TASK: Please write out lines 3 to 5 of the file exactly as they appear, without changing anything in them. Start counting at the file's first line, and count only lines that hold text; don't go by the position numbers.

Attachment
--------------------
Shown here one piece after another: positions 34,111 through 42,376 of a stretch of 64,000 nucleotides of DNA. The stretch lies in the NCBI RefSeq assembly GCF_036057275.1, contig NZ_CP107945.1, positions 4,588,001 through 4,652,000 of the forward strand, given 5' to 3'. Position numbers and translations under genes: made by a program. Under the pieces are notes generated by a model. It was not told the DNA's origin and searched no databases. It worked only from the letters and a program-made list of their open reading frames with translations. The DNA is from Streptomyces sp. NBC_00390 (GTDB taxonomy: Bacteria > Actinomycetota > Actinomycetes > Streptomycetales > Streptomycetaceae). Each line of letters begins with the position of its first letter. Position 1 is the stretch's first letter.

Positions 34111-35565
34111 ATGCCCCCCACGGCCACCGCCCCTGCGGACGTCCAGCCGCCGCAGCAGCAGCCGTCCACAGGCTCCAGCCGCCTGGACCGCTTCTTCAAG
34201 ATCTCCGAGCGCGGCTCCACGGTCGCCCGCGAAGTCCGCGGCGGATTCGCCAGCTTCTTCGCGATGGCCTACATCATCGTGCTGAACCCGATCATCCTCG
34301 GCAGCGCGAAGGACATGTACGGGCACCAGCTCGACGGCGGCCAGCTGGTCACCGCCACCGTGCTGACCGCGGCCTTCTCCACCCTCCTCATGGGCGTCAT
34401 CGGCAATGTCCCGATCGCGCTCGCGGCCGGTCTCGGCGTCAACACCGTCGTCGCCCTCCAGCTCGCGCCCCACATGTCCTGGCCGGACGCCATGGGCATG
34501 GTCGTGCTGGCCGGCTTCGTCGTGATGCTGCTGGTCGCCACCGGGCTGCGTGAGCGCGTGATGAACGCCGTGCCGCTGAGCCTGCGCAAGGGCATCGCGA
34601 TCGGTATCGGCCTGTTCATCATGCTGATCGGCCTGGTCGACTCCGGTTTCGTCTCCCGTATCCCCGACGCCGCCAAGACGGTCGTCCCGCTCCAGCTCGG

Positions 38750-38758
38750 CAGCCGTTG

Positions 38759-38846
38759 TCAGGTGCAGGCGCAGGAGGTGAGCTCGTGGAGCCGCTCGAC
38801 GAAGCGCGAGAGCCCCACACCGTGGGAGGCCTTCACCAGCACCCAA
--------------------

34111 ATGCCCCCCACGGCCACCGCCCCTGCGGACGTCCAGCCGCCGCAGCAGCAGCCGTCCACAGGCTCCAGCCGCCTGGACCGCTTCTTCAAG
34201 ATCTCCGAGCGCGGCTCCACGGTCGCCCGCGAAGTCCGCGGCGGATTCGCCAGCTTCTTCGCGATGGCCTACATCATCGTGCTGAACCCGATCATCCTCG
34301 GCAGCGCGAAGGACATGTACGGGCACCAGCTCGACGGCGGCCAGCTGGTCACCGCCACCGTGCTGACCGCGGCCTTCTCCACCCTCCTCATGGGCGTCAT